The US cybersecurity agency CISA and the Department of Health and Human Services (HHS) on Wednesday released cybersecurity resources for healthcare and public health (HPH) organizations.
These entities heavily rely on digital technologies to store personal and medical information, perform medical procedures, and communicate with patients, which increases their attack surface, but often face challenges in finding the necessary resources to invest in cybersecurity.
The newly released cybersecurity healthcare toolkit is meant to help organizations at every level build their cybersecurity foundation and implement more advanced tools to improve their defenses.
The toolkit details cyber hygiene steps that both organizations and individuals should take, provides an overview of the threat landscape, documents cybersecurity best practices, and provides a cybersecurity framework implementation guide.
Furthermore, it provides organizations with risk assessment tools and information on recommended tools, such as vulnerability scanning services and CISA’s Known Exploited Vulnerabilities (KEV) catalog.
The toolkit also recommends resources to help organizations strengthen their security stance, prevent ransomware attacks, access free cybersecurity services and tools, and implement incident response plans.
For organizations constrained by resources, the toolkit recommends accessing the State and Local Cybersecurity Grant Program (SLCGP), and free and low-cost services for near-term improvements, and details what organizations in the health sector should expect from technology providers.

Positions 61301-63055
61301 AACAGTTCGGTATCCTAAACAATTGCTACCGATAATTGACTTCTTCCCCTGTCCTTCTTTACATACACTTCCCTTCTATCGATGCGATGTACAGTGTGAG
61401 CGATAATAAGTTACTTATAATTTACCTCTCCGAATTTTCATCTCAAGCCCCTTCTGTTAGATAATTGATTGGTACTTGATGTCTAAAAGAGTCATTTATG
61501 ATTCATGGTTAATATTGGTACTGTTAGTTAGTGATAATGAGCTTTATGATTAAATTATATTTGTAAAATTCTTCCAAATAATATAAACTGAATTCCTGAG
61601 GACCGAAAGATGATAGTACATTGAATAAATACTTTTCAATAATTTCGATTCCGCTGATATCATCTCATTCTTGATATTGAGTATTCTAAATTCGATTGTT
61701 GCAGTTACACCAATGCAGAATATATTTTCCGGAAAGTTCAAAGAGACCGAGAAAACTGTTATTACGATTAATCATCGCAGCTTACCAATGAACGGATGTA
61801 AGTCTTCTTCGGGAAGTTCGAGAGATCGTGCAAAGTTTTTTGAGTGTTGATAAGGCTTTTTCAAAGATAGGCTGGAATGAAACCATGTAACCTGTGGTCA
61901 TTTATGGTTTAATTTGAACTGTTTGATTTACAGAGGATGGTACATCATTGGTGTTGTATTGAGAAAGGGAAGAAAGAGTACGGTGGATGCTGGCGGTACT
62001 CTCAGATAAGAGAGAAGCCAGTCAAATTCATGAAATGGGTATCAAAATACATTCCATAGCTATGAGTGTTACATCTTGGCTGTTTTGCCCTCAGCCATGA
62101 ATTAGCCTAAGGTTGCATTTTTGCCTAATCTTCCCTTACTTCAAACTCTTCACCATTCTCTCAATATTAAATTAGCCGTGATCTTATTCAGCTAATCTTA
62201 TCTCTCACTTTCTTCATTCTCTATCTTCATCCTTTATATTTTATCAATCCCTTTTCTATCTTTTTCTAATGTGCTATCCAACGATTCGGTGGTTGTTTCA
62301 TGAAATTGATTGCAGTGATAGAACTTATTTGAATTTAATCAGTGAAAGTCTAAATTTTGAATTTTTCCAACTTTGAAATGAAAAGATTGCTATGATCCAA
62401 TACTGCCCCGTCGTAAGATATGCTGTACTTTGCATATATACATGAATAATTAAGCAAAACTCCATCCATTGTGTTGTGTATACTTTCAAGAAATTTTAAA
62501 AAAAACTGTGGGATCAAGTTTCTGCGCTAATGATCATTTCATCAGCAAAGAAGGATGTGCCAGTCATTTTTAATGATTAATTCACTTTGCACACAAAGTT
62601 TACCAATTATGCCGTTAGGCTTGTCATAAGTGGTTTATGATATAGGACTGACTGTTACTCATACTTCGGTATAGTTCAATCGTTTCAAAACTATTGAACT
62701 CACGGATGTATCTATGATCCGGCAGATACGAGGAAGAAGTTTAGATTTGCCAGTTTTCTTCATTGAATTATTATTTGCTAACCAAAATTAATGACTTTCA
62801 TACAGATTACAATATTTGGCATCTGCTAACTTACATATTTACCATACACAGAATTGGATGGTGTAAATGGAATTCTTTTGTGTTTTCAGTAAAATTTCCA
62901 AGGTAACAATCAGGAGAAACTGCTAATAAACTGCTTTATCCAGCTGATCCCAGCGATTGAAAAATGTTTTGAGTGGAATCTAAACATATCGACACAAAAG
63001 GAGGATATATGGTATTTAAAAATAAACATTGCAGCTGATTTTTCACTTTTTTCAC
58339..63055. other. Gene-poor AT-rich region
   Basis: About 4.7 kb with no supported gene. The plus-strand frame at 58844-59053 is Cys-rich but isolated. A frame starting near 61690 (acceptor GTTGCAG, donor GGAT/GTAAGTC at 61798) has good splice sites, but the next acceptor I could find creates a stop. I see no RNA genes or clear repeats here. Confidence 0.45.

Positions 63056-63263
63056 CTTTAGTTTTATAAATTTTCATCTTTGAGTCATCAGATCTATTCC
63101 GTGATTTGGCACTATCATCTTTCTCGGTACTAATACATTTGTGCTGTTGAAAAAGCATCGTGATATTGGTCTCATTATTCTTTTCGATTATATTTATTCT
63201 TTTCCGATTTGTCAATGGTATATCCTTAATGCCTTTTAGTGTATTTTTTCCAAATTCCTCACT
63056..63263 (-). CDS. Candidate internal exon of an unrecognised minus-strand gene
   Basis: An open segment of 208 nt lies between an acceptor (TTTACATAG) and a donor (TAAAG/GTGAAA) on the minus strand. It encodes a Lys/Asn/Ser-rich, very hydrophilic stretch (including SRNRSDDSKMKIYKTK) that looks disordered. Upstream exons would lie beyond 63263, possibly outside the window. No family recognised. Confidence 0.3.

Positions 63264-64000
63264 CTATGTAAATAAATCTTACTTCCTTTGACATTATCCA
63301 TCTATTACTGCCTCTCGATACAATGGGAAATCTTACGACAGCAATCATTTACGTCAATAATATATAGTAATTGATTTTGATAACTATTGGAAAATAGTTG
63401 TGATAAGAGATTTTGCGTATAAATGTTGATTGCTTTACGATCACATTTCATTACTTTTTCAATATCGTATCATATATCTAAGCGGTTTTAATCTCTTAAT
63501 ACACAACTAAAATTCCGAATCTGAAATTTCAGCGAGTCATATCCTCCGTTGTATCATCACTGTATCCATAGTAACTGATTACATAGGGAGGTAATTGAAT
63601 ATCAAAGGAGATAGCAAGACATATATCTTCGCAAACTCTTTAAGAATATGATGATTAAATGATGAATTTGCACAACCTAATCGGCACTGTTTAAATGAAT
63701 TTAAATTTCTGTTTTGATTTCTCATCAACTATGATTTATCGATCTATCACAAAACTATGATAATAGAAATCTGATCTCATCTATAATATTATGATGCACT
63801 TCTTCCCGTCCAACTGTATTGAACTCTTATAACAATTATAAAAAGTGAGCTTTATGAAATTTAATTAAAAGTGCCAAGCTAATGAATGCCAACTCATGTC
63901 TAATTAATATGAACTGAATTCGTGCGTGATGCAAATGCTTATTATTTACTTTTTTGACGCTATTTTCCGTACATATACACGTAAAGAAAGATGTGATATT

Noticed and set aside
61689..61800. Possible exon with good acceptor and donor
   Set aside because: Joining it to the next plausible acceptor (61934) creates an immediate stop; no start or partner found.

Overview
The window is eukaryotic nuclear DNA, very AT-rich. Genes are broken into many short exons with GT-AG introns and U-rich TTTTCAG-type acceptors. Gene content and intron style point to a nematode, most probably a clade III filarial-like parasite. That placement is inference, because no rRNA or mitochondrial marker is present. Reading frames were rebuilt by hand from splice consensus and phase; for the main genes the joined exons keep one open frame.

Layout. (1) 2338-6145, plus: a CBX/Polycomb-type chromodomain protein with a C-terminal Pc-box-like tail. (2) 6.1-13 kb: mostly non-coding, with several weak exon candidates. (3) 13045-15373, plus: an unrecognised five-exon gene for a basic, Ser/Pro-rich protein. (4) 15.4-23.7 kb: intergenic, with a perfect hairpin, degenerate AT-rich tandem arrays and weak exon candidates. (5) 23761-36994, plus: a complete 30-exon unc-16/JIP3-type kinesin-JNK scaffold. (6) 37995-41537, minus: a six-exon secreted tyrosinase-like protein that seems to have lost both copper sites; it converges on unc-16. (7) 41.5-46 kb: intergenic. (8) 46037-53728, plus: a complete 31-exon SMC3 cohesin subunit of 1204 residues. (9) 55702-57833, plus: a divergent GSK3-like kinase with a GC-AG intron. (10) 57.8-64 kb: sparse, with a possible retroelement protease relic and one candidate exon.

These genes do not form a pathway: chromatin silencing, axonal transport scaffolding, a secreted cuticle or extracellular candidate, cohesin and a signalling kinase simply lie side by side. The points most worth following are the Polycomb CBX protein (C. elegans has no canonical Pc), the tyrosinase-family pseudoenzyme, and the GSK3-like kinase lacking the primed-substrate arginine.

“Because cybersecurity is one of many areas where the healthcare and public health sector is facing persistent challenges, CISA and HHS are providing this toolkit filled with remedies to give sector stakeholders a greater ability to proactively assess vulnerabilities and implement solutions,” CISA and HHS note.
The toolkit was released on the same day that CISA and HHS co-hosted a roundtable discussion on the cybersecurity challenges the health sector faces and on how collaboration between the government and the industry can help reduce risks.
“Adversaries see healthcare and public health organizations as high value yet relatively easy targets – or what we call target rich, cyber poor. Given that healthcare organizations have a combination of personally identifiable information, financial information, health records, and countless medical devices, they are essentially a one-stop shop for an adversary,” CISA deputy director Nitin Natarajan said.